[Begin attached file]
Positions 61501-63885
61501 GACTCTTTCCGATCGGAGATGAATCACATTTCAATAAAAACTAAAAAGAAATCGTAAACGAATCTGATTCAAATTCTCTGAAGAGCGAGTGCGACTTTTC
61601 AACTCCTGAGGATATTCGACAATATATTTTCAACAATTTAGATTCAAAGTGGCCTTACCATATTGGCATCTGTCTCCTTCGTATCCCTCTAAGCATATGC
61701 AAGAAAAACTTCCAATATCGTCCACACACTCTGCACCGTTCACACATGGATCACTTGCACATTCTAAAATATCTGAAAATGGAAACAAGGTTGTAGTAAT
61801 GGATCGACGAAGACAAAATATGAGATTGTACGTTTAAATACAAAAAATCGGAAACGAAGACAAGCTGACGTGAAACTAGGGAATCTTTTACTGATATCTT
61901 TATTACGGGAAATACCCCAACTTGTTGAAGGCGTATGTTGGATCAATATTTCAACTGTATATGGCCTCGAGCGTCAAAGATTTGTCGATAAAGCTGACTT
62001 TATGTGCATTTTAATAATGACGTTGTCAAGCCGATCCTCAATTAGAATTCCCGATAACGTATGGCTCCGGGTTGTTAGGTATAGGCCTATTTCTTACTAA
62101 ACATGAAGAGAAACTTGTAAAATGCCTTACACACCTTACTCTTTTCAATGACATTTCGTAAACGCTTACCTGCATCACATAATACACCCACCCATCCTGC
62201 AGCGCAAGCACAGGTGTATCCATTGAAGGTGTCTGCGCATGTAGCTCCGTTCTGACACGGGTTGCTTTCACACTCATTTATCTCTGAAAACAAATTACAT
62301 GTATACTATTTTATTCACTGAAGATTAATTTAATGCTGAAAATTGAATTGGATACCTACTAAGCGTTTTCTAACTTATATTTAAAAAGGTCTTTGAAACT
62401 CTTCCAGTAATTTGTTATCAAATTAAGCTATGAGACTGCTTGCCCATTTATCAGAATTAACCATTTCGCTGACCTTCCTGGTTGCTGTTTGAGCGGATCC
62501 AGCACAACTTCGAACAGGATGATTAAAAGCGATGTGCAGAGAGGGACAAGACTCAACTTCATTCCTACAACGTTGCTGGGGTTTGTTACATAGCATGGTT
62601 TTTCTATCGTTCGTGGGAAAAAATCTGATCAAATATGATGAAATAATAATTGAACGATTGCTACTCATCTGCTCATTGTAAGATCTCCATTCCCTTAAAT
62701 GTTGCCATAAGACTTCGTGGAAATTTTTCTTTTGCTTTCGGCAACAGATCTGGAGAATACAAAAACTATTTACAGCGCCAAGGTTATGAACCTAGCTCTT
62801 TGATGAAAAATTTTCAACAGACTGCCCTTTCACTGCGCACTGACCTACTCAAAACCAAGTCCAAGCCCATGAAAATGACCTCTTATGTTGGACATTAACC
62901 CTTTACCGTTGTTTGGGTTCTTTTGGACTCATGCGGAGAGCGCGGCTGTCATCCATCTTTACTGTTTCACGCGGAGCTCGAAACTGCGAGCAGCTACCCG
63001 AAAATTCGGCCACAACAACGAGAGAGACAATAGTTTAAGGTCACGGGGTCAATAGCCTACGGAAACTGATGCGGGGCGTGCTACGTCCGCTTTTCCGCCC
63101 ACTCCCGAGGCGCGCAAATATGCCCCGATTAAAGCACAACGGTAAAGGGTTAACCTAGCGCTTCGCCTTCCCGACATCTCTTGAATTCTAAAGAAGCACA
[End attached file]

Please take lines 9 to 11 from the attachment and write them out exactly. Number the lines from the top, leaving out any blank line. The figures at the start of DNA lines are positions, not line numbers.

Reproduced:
62201 AGCGCAAGCACAGGTGTATCCATTGAAGGTGTCTGCGCATGTAGCTCCGTTCTGACACGGGTTGCTTTCACACTCATTTATCTCTGAAAACAAATTACAT
62301 GTATACTATTTTATTCACTGAAGATTAATTTAATGCTGAAAATTGAATTGGATACCTACTAAGCGTTTTCTAACTTATATTTAAAAAGGTCTTTGAAACT
62401 CTTCCAGTAATTTGTTATCAAATTAAGCTATGAGACTGCTTGCCCATTTATCAGAATTAACCATTTCGCTGACCTTCCTGGTTGCTGTTTGAGCGGATCC